Crowdsors is not a panacea, of course. It will not always be the answer to global problems. The solution cannot always be decentralized and turned into a game for the public, like picking up trash with a robot or discovering new planets. In Yevgeny Morozov’s book “To save everything, click here”, the growing people's belief is criticized that any situation can be resolved in a single fix.

But, as confirmed by Thrashbot and dozens of projects on the Zooniverse, even the biggest problems can at least be greatly simplified. Especially if they follow the same formula: a large, centralized task that can be divided into small, small pieces. In general, it is ideal if each of these pieces represents some kind of small completed work that can be experienced. Like the raising of a plastic bag from a river, adding a separate edit to Wikipedia or checking an image for the presence of a planet or galaxy in it.

Lintott explains:

Their actions must be real and meaningful. You can't just let people fill out forms. They should feel part of an important process. If you can achieve this, you will see that many people are willing to make very great efforts.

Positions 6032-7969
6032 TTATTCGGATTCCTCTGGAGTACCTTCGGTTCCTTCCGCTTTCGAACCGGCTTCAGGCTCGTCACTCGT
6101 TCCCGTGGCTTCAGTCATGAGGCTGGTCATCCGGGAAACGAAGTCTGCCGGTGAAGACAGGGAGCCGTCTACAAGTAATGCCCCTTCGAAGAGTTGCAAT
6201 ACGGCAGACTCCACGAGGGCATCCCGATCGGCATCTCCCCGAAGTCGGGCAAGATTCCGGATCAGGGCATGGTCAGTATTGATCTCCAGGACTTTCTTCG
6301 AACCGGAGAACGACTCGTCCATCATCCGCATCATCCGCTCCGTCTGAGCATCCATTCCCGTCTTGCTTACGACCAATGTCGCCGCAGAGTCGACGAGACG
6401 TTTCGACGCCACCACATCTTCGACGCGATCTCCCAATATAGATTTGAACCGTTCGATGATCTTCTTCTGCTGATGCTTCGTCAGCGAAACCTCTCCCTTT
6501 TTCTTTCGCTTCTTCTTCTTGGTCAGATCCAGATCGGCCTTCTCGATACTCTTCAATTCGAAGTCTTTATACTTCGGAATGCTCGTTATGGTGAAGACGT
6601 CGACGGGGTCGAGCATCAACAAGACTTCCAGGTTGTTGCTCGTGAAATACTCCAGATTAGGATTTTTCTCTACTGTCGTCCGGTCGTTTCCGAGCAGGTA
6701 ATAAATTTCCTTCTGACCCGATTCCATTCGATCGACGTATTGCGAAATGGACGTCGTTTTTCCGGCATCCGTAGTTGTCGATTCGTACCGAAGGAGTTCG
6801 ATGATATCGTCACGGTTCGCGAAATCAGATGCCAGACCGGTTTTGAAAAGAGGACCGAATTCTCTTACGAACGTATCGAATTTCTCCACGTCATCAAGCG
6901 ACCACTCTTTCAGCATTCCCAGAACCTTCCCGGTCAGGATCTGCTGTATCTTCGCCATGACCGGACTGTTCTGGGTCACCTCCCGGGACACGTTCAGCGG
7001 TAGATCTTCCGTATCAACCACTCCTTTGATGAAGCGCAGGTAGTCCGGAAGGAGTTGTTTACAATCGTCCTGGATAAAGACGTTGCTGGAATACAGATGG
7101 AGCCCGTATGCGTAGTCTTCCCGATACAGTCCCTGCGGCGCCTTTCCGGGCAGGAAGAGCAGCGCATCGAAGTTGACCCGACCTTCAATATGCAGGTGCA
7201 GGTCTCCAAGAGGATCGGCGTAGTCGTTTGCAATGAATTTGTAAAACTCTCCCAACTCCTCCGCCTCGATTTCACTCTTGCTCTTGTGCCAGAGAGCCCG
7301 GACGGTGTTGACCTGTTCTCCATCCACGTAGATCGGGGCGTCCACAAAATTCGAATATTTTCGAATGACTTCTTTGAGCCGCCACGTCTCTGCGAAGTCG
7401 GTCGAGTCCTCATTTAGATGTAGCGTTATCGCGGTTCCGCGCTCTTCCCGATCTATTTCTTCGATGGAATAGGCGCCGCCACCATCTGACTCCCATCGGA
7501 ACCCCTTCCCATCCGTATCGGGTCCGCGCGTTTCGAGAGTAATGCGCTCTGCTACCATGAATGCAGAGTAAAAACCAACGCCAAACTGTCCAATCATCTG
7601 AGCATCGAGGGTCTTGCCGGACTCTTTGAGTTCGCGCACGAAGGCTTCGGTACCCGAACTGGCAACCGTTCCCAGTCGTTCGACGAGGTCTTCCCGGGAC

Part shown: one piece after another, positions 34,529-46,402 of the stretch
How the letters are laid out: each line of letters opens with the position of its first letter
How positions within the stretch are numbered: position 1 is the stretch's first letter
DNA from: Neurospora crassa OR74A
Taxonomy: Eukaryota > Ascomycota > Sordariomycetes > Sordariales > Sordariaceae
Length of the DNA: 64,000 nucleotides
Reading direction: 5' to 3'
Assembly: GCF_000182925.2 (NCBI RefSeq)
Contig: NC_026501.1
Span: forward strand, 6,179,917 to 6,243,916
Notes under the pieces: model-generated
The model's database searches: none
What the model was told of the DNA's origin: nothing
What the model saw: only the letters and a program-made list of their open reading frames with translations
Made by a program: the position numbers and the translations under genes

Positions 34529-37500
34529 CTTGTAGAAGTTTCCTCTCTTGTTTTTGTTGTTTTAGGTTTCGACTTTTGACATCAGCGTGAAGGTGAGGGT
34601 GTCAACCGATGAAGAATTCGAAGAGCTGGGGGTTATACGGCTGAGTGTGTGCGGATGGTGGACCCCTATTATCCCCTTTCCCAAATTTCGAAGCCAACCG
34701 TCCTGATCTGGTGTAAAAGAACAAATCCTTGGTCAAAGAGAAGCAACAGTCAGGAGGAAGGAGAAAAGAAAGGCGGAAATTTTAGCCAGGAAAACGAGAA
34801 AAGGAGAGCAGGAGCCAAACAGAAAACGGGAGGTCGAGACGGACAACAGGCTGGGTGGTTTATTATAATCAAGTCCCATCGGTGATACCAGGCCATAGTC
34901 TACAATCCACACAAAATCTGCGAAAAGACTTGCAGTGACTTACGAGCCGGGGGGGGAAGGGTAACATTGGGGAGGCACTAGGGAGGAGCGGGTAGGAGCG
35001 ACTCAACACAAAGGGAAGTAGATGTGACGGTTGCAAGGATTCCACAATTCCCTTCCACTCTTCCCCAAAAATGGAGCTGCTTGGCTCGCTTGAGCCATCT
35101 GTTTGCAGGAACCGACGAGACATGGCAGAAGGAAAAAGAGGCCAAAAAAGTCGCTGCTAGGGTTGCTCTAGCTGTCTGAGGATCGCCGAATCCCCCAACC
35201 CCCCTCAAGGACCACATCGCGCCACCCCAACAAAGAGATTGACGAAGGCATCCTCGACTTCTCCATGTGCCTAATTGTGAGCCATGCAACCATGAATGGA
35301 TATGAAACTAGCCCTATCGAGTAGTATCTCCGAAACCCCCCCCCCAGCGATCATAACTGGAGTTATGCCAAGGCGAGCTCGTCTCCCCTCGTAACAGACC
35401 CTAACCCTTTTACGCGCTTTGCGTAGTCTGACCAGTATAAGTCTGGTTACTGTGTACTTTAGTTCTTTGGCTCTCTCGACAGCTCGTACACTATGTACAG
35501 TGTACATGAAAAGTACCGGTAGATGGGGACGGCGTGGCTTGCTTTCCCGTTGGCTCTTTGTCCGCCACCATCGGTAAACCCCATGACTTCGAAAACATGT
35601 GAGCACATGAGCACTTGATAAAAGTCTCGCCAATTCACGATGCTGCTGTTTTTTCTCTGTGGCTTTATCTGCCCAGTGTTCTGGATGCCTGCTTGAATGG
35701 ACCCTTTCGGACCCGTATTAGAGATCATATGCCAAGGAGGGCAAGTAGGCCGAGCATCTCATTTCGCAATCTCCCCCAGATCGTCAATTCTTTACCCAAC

The emergence and development of new technologies, such as VR and drones, opens up new perspectives, so this rather unusual section of crowdsourcing may become even more interesting in the near future. Regular users can help not only in filling out maps, piloting robots, or finding the necessary objects in the images. For example, on the Internet it is theoretically possible to feel (and, accordingly, classify) sounds, tastes, smells and textures.

General crowdsourcing projects such as Zooniverse and Tashbot involve ordinary users in important processes – even if they occur thousands of kilometers from them. And this is definitely better than the trend for “cliktivism” (as activism, but only in the form of clicks) – when people consider that they have done a very useful thing, simply because they like the right page or post on Facebook. Like Klektivizm, initiatives like Gravity Spy or Planet Hunters allow you to participate in the process, staying in a dressing gown and not leaving the comfort of your own chair. But there is a real and instant benefit, plus you still make a little effort.

Nick Wesley, one of the creators of Urban Rivers Thrashboat, explains:

I think these new technologies of telepresence and involvement are an extremely useful tool that allows people to gain experience in something that may not be in their place of residence. When you find something or explore something on your own, you become interested in it much more. I think this is really cool. There are many different areas that can use this approach to solve really big global problems. Especially if you manage to gamify this process and make it really interactive.